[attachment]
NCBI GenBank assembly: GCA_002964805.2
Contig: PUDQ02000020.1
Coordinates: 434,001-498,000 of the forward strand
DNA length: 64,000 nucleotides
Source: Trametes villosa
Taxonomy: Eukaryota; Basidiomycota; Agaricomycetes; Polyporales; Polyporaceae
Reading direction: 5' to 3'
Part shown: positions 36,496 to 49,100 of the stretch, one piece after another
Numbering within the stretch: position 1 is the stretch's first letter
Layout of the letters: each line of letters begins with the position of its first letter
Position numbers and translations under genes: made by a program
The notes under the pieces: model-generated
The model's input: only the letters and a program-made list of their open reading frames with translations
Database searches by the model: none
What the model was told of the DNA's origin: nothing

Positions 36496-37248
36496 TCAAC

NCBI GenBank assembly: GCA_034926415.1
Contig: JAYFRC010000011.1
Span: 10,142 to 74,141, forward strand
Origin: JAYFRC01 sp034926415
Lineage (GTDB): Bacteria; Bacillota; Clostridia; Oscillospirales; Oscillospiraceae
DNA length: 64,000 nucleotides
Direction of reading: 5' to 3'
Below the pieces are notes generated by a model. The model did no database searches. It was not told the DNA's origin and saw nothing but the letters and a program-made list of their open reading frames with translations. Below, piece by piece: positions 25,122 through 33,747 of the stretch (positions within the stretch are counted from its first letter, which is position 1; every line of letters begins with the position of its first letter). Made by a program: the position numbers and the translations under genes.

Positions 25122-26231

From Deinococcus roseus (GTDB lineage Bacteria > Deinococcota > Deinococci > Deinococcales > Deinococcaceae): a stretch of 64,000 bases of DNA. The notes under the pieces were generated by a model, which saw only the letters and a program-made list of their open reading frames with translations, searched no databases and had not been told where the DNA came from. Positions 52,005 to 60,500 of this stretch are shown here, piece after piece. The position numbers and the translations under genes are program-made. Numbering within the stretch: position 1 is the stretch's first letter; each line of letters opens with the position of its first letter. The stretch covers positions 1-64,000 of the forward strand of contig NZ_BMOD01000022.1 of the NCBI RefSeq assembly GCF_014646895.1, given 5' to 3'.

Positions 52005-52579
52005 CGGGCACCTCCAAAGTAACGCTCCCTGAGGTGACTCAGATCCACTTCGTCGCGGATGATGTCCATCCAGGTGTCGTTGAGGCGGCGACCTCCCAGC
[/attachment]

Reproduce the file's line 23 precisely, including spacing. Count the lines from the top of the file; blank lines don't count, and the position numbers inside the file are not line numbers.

DNA length: 64,000 nucleotides